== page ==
TR 533LP TR 533LP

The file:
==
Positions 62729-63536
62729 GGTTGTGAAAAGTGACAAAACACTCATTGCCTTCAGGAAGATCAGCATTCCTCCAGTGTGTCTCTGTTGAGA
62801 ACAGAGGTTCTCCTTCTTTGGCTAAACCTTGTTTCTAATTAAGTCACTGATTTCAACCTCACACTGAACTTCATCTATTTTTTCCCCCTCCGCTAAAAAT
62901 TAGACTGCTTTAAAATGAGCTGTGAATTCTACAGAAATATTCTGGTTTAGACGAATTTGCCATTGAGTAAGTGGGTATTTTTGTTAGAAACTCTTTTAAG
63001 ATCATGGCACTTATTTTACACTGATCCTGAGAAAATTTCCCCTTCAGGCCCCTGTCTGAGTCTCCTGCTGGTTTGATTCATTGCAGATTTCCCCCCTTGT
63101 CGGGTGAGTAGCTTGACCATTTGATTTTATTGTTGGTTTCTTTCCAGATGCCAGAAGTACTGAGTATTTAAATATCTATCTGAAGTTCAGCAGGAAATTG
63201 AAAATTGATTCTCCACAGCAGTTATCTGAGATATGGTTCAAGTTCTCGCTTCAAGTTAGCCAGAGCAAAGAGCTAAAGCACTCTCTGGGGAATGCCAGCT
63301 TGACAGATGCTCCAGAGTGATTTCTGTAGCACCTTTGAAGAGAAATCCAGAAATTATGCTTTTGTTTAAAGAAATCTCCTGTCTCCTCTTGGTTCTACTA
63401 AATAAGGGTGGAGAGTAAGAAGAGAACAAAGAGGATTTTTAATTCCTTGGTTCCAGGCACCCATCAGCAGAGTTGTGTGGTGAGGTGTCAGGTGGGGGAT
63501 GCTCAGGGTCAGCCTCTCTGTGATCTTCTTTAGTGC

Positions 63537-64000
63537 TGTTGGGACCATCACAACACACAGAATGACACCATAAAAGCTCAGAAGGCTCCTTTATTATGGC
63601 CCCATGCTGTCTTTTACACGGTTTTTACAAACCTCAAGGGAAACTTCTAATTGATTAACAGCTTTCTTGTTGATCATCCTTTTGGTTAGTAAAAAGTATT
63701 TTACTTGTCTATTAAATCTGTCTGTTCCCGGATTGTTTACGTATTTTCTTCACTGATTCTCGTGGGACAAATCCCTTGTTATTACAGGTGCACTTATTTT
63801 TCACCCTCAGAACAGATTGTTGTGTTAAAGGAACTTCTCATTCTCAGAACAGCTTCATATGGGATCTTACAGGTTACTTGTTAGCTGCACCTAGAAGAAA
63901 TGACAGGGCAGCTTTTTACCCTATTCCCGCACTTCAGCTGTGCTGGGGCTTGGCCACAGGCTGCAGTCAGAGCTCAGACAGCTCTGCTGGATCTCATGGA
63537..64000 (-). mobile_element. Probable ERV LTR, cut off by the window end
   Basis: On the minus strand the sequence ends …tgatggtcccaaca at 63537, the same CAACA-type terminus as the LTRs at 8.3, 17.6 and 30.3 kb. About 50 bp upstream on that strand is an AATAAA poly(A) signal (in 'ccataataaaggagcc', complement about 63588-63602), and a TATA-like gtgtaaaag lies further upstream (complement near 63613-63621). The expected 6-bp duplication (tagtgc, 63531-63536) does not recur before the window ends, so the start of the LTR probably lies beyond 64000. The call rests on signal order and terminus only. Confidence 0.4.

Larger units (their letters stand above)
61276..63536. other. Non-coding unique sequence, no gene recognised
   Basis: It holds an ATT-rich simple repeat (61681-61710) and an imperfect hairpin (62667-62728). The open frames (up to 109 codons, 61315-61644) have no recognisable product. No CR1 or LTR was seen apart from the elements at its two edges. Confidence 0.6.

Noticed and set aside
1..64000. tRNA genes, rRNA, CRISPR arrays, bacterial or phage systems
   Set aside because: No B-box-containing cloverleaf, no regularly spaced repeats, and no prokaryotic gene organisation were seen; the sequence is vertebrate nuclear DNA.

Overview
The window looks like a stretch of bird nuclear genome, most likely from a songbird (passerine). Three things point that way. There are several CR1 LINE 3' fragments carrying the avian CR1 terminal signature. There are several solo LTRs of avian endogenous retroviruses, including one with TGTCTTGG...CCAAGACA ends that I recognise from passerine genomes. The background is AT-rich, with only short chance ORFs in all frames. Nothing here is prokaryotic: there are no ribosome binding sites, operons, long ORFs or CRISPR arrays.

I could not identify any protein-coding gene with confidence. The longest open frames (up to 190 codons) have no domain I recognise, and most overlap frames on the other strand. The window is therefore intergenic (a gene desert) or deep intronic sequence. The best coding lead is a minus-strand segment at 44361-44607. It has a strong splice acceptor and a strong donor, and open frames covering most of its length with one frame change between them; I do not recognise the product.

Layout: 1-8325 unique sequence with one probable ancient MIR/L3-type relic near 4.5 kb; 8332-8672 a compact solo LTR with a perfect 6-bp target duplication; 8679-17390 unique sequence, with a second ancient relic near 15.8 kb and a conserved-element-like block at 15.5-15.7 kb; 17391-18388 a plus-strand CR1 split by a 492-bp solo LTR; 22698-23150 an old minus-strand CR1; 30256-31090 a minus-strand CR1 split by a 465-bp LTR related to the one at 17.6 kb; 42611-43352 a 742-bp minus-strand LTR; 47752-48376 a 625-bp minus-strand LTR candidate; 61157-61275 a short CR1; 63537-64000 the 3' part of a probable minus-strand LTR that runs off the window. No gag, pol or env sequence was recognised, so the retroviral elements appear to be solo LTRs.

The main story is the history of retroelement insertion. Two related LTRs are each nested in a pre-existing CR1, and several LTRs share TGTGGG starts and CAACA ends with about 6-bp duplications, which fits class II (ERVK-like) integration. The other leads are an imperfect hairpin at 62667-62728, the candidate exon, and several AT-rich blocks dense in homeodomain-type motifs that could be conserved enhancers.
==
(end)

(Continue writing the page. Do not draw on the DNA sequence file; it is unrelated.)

LP version. Reissue, originally released in 1979. "The year is 2014: a sharp cry leaps out of my laptop's speakers. 'Ace!' the young punk girl yells into the microphone, 'Let's get this disco started.' She's wearing leather trousers with back to front braces as she sings about hot boys with similar dress sense. The band play fast, their sound is clear, curt, and catchy. What is this and where did it come from? Hans-A-Plast is what it is, straight out of Hanover . . . The year is 1978, fifteen years before I was born. 56 years earlier, the first self-adhesive plasters went on sale in Germany. A gang of four: two young women, two young men -- Bettina, Renate, Jens, and Micha -- form a group and name themselves after the aforementioned plasters (Hansaplast) . . . Annette takes 'Man of Stone' (one of their own) with her when she joins Hans-A-Plast, the band she meets in November 1978 at the first No Fun Festival, where Hans-A-Plast and Slime play together. Bettina asks Annette if she would like to sing for them -- yes, she would. Fast forward to the rehearsal bunker as Bettina hands Annette the lyrics to three songs: 'Lederhosentyp', 'Rock 'n' Roll Freitag' and 'Hau ab du stinkst'. The creative spark ignites and the three songs soon become 13. A few festivals follow, including the January 1979 event 'Into The Future' at the Hamburg Markthalle. In September of the same year, the band record their eponymous debut album in just four days, at the Toncooperative studio in Hanover, ably assisted by Rainer in his first encounter with punk. Emulating her idol Poly Styrene, Annette adds a wonderfully off-key alto saxophone to the mix: tracks like 'Für 'ne Frau' fizz with charisma and chutzpah, flying in the face of 'good girl' expectations, just as one might expect . . . One thousand copies represented the break-even point, but the album sold ten times that before the year was out. Although bigger labels came knocking, the group chose to set up their own record company under the name of No Fun..." --Max "Drangsal" Gruber